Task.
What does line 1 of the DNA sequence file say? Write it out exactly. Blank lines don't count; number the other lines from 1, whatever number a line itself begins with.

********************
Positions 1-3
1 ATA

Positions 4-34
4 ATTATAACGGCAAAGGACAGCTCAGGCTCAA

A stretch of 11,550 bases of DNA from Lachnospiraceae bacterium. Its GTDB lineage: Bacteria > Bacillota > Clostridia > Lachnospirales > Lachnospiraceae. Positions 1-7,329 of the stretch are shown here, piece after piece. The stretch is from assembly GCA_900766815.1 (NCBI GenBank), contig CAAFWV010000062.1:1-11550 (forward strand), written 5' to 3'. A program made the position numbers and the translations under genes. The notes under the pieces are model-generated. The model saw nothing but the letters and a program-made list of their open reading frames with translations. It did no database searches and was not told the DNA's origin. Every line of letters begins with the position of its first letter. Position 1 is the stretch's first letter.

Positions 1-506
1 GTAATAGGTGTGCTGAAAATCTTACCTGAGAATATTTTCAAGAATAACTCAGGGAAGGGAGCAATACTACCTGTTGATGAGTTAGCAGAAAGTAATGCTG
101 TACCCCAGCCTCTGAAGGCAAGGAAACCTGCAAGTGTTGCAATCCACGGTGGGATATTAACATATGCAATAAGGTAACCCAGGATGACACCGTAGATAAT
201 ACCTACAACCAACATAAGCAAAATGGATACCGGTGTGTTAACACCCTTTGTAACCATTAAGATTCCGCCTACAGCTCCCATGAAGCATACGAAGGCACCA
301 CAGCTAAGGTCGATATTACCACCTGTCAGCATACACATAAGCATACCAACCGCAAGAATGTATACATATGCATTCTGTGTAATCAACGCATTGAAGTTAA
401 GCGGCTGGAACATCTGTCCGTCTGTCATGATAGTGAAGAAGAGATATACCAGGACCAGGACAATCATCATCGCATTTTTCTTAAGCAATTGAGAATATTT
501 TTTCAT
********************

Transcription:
Positions 1-3